Lambdoid craniosynostosis is an extremely rare anomaly in which there is premature fusion of one or both lambdoid sutures. The mainstay of treatment is surgical intervention, for which various procedures have been described, but there is a paucity of data on long-term outcomes. This study examines the long-term outcomes in the surgical management of this challenging condition, showing that accurate diagnosis and careful planning can lead to safe and consistent results.
A retrospective chart review was performed looking at all cases of isolated lambdoid craniosynostosis treated with surgical intervention by the senior author from 1999 to 2016. Data collected included gender, age at diagnosis, age at surgery, length of follow up, method of diagnosis, side of affected suture, pre-operative and post-operative physical exam findings, surgical technique, complications, re-operation rate, and associated torticollis.
Twenty-five patients (N = 25) were included in the study. All patients underwent posterior calvarial remodeling with/without barrel stave osteotomies and full thickness calvarial bone grafts. Mean length of follow up after operative intervention was 43.8 months (+/− 23.2 months). All patients were judged to have significantly improved head contour which was near-normal at conversational distance during post-operative follow up by the senior author. Residual plagiocephaly was present in 24% of patients. There were no major complications in this series. Reoperation rate was 8%. Seventy-six percent of patients also presented with torticollis, of which 37% had refractory torticollis that required sternocleidomastoid (SCM) release by the senior author.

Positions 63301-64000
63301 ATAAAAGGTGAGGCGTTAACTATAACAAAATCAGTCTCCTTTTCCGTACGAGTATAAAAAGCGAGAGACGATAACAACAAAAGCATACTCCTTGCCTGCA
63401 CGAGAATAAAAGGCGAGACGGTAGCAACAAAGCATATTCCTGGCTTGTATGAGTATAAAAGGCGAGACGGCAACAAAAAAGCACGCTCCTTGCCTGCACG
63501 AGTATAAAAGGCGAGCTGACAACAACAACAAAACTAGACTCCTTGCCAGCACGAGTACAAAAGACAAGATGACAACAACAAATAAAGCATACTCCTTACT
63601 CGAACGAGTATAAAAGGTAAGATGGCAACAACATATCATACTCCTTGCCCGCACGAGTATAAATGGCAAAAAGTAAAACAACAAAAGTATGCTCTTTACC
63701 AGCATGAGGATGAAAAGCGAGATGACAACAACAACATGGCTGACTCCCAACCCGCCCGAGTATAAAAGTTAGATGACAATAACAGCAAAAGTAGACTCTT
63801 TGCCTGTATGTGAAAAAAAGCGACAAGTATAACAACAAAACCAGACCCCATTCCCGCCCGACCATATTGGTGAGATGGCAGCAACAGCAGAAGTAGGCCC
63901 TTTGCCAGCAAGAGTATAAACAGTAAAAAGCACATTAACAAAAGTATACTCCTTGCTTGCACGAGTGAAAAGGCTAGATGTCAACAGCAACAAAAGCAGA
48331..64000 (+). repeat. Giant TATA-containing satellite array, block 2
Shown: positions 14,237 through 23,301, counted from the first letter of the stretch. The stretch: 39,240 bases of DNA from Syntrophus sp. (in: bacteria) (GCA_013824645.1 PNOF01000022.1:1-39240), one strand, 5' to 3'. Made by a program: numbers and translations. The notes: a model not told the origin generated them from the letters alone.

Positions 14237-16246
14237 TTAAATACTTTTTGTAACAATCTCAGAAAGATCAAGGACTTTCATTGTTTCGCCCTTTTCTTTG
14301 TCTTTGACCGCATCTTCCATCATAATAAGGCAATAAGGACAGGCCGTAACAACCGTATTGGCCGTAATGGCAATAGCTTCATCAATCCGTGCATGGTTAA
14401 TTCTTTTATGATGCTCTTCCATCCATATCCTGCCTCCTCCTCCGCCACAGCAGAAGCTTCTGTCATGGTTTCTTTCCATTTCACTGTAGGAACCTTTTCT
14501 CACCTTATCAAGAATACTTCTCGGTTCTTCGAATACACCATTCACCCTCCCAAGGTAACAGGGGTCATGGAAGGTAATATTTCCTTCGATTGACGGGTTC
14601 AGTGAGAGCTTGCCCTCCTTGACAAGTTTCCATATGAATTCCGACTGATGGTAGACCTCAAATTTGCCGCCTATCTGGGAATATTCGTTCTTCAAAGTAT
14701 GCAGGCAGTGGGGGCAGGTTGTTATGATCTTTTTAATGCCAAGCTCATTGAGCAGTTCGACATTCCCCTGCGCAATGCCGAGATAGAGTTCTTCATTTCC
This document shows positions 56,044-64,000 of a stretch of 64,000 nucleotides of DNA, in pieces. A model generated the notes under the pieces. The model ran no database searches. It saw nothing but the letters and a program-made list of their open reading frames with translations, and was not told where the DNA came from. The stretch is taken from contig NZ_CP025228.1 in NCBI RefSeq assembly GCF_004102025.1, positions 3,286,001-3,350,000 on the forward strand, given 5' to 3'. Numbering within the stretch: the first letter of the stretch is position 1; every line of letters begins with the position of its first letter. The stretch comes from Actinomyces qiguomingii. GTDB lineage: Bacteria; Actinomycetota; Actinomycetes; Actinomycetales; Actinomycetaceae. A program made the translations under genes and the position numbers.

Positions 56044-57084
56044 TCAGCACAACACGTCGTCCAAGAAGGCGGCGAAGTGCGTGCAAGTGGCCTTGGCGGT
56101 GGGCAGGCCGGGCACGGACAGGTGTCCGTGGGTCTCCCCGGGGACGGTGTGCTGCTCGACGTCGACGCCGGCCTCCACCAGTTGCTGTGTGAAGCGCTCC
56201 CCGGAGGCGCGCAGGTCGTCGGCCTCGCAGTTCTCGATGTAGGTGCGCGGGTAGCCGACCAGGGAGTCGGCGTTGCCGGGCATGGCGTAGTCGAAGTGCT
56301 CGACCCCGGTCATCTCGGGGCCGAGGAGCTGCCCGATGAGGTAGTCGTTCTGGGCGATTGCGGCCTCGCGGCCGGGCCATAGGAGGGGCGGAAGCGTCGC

The authors present one of the largest series of operative cases of isolated lambdoid craniosynostosis to date. Our data show that with accurate diagnosis and careful planning, safe and consistent long-term results can be achieved with surgical intervention. A significant number of patients in our series also presented with concomitant torticollis. The authors recommend that all patients being evaluated for posterior plagiocephaly should also be evaluated for torticollis, because without recognition and intervention, patients may continue to have residual facial asymmetry and head shape abnormalities despite optimal surgical correction of the lambdoid synostosis.
*Division of Plastic and Reconstructive Surgery, University of Minnesota, Minneapolis
†Gillette Children's Specialty Healthcare, St. Paul, MN.
Address correspondence and reprint requests to Vedant Borad, MD, Division of Plastic and Reconstructive Surgery, University of Minnesota, 420 Delaware St. SE, MMC 195, Minneapolis, MN 55455; E-mail: firstname.lastname@example.org
Received 27 April, 2019
Accepted 21 August, 2019
This work was supported by Gillette Children's Foundation and Gillette Foundation Craniofacial Research Scholarship.
The authors report no conflicts of interest.
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